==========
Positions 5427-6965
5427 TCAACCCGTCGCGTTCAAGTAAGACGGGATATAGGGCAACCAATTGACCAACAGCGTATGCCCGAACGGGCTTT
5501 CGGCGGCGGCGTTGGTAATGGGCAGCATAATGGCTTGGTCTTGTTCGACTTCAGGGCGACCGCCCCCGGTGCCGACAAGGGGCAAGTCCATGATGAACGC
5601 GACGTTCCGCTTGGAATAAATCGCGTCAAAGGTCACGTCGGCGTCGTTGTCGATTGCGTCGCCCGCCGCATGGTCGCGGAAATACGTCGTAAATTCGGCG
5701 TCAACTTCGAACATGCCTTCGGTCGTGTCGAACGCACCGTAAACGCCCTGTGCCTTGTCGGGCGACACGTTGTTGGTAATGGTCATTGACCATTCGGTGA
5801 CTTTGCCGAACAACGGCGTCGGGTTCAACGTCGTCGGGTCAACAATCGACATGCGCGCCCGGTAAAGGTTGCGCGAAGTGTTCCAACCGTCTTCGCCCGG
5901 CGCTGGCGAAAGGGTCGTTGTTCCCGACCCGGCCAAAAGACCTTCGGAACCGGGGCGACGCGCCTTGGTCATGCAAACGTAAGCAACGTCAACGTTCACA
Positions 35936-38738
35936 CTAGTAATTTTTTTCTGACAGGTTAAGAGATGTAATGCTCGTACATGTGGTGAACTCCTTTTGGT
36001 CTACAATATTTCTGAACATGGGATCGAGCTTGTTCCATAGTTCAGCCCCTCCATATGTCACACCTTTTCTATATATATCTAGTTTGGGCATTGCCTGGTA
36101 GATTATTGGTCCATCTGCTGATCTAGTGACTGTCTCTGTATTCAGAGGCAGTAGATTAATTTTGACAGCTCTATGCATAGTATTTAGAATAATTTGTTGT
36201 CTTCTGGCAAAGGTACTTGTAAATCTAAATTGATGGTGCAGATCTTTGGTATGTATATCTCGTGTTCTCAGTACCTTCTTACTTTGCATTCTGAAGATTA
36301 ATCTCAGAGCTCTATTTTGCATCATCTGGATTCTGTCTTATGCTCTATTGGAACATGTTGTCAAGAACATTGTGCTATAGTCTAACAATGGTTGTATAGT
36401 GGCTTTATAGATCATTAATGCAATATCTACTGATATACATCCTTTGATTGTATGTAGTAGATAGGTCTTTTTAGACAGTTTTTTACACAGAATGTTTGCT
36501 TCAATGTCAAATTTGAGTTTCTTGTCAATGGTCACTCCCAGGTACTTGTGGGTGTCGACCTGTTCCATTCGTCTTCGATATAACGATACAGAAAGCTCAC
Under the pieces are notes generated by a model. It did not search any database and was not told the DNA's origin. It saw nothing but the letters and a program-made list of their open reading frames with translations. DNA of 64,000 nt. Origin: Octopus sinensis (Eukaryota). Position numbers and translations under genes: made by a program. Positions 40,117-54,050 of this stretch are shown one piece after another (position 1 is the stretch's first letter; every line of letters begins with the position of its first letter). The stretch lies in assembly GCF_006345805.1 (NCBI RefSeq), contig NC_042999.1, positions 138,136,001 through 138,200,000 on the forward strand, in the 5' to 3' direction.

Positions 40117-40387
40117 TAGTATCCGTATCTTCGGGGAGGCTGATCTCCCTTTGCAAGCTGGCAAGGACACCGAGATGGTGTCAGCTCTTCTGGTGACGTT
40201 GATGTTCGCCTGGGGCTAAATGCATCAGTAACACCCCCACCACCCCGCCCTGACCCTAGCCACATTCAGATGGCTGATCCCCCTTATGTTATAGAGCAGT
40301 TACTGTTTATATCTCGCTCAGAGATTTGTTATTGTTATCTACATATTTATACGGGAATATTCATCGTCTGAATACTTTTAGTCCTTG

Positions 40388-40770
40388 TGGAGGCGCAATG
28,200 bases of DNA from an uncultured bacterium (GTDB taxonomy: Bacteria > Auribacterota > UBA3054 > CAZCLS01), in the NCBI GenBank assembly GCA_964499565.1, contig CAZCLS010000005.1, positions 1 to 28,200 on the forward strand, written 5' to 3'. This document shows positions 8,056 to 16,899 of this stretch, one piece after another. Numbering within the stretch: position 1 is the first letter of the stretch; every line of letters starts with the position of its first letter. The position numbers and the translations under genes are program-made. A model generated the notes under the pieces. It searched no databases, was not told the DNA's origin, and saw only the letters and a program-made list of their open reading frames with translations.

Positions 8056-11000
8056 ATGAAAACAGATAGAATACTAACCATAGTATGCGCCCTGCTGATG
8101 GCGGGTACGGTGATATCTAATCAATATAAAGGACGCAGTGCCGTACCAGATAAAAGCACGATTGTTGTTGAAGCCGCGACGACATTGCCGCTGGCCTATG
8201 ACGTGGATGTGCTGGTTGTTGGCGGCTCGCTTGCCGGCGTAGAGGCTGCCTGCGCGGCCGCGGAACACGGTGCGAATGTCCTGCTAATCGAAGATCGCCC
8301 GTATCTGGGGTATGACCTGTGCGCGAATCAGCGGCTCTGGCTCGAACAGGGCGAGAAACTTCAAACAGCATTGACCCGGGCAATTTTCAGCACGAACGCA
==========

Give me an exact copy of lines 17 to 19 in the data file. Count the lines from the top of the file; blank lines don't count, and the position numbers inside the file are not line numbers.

Positions 40117-40387
40117 TAGTATCCGTATCTTCGGGGAGGCTGATCTCCCTTTGCAAGCTGGCAAGGACACCGAGATGGTGTCAGCTCTTCTGGTGACGTT
40201 GATGTTCGCCTGGGGCTAAATGCATCAGTAACACCCCCACCACCCCGCCCTGACCCTAGCCACATTCAGATGGCTGATCCCCCTTATGTTATAGAGCAGT